ClT 609 Ne nempned she, in ernest nor in game.
ClT 610 In this estaat ther passed been foure yeer
ClT 611 Er she with childe was, but, as God wolde,
ClT 612 A knave child she bar by this Walter,
ClT 613 Ful gracious and fair for to biholde.
ClT 614 And whan that folk it to his fader tolde,
ClT 615 Nat oonly he but al his contree merye
ClT 616 Was for this child, and God they thanke and herye.
ClT 617 Whan it was two yeer old, and fro the brest
ClT 618 Departed of his norice, on a day
ClT 619 This markys caughte yet another lest
ClT 620 To tempte his wyf yet ofter, if he may.
ClT 621 O nedelees was she tempted in assay!
ClT 622 But wedded men ne knowe no mesure,
ClT 623 Whan that they fynde a pacient creature.
ClT 624 “Wyf,” quod this markys, “ye han herd er this
ClT 625 My peple sikly berth oure mariage;
ClT 626 And namely sith my sone yboren is,
ClT 627 Now is it worse than evere in al oure age.
ClT 628 The murmur sleeth myn herte and my corage,
ClT 629 For to myne eres comth the voys so smerte
ClT 630 That it wel ny destroyed hath myn herte.
ClT 631 “Now sey they thus: ‘Whan Walter is agon,
ClT 632 Thanne shal the blood of Janicle succede
ClT 633 And been oure lord, for oother have we noon.’
ClT 634 Swiche wordes seith my peple, out of drede.
ClT 635 Wel oughte I of swich murmur taken heede,
ClT 636 For certeinly I drede swich sentence,
ClT 637 Though they nat pleyn speke in myn audience.
ClT 638 “I wolde lyve in pees, if that I myghte;
ClT 639 Wherfore I am disposed outrely,
ClT 640 As I his suster servede by nyghte,
ClT 641 Right so thenke I to serve hym pryvely.
ClT 642 This warne I yow, that ye nat sodeynly
ClT 643 Out of youreself for no wo sholde outreye;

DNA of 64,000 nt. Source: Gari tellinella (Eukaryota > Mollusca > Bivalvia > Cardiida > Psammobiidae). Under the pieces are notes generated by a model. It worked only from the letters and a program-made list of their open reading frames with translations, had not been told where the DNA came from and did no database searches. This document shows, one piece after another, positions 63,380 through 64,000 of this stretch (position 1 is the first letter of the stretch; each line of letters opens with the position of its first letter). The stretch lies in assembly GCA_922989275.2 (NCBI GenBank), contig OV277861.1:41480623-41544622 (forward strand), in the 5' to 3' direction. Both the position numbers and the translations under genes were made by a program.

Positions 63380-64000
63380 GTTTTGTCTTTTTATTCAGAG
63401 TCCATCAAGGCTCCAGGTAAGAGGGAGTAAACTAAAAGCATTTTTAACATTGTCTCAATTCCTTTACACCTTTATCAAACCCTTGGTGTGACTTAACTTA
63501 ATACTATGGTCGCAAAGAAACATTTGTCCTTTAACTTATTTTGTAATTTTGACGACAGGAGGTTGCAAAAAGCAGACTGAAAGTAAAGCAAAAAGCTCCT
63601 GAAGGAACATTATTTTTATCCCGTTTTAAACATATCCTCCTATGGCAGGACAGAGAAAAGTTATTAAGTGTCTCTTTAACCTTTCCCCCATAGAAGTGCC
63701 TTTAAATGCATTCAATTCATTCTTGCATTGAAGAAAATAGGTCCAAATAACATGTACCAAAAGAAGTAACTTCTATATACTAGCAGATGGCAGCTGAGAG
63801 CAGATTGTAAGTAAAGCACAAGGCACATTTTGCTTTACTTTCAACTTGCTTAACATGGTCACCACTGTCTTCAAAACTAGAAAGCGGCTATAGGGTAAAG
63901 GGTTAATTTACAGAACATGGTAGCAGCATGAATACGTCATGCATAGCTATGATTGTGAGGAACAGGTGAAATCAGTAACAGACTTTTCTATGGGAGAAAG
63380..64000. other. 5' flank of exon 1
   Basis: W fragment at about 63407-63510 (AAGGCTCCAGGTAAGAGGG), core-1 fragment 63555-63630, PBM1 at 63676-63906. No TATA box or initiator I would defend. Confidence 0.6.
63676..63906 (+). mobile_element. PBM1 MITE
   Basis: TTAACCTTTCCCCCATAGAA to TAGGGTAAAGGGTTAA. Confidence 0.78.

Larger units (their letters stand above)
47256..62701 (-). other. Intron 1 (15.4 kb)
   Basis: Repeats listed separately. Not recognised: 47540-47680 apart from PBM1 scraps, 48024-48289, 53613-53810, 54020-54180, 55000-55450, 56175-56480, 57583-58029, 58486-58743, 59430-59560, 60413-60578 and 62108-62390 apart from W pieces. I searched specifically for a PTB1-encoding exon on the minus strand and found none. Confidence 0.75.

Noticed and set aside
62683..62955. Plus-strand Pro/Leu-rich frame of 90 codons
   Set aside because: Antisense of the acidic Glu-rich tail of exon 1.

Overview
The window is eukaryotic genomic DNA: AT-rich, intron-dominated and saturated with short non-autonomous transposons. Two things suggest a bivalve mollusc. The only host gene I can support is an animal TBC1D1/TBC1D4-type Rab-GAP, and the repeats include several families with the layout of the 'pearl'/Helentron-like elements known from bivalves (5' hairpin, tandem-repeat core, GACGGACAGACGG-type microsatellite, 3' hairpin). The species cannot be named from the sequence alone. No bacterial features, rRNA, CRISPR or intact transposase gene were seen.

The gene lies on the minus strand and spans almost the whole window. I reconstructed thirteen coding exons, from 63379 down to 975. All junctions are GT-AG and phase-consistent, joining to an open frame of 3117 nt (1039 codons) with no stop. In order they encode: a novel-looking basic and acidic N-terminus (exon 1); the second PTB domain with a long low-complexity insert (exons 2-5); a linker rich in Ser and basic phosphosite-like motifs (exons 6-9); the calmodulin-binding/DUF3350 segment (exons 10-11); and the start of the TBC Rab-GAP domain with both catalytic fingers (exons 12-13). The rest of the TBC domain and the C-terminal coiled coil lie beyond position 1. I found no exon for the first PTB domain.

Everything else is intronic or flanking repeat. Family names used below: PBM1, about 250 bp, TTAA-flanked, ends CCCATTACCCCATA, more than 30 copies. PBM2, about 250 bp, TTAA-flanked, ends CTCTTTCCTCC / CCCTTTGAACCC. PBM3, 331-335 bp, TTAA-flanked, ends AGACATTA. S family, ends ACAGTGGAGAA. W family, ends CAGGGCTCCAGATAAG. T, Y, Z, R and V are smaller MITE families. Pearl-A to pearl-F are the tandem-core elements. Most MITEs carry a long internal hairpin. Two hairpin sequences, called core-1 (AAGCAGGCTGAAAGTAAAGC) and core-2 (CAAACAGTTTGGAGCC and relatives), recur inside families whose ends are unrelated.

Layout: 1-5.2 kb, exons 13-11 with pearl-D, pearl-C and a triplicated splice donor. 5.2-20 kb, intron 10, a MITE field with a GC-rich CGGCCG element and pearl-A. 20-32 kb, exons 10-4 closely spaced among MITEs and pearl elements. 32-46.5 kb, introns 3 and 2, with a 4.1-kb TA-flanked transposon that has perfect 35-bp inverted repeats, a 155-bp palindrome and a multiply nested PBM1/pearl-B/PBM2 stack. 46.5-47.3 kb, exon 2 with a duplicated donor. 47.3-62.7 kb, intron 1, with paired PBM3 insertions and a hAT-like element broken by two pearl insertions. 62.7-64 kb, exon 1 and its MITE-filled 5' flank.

ClT 644 Beth pacient, and therof I yow preye.”
ClT 645 “I have,” quod she, “seyd thus, and evere shal:
ClT 646 I wol no thyng, ne nyl no thyng, certayn,
ClT 647 But as yow list. Naught greveth me at al,
ClT 648 Though that my doughter and my sone be slayn —
ClT 649 At youre comandement, this is to sayn.
ClT 650 I have noght had no part of children tweyne
ClT 651 But first siknesse, and after, wo and peyne.
ClT 652 “Ye been oure lord; dooth with youre owene thyng
ClT 653 Right as yow list; axeth no reed at me.
ClT 654 For as I lefte at hoom al my clothyng,
ClT 655 Whan I first cam to yow, right so,” quod she,
ClT 656 “Lefte I my wyl and al my libertee,
ClT 657 And took youre clothyng; wherfore I yow preye,
ClT 658 Dooth youre plesaunce; I wol youre lust obeye.
ClT 659 “And certes, if I hadde prescience
ClT 660 Youre wyl to knowe, er ye youre lust me tolde,
ClT 661 I wolde it doon withouten necligence;
ClT 662 But now I woot youre lust, and what ye wolde,
ClT 663 Al youre plesance ferme and stable I holde;
ClT 664 For wiste I that my deeth wolde do yow ese,
ClT 665 Right gladly wolde I dyen, yow to plese.
ClT 666 “Deth may noght make no comparisoun
ClT 667 Unto youre love.” And whan this markys say
ClT 668 The constance of his wyf, he caste adoun
ClT 669 His eyen two, and wondreth that she may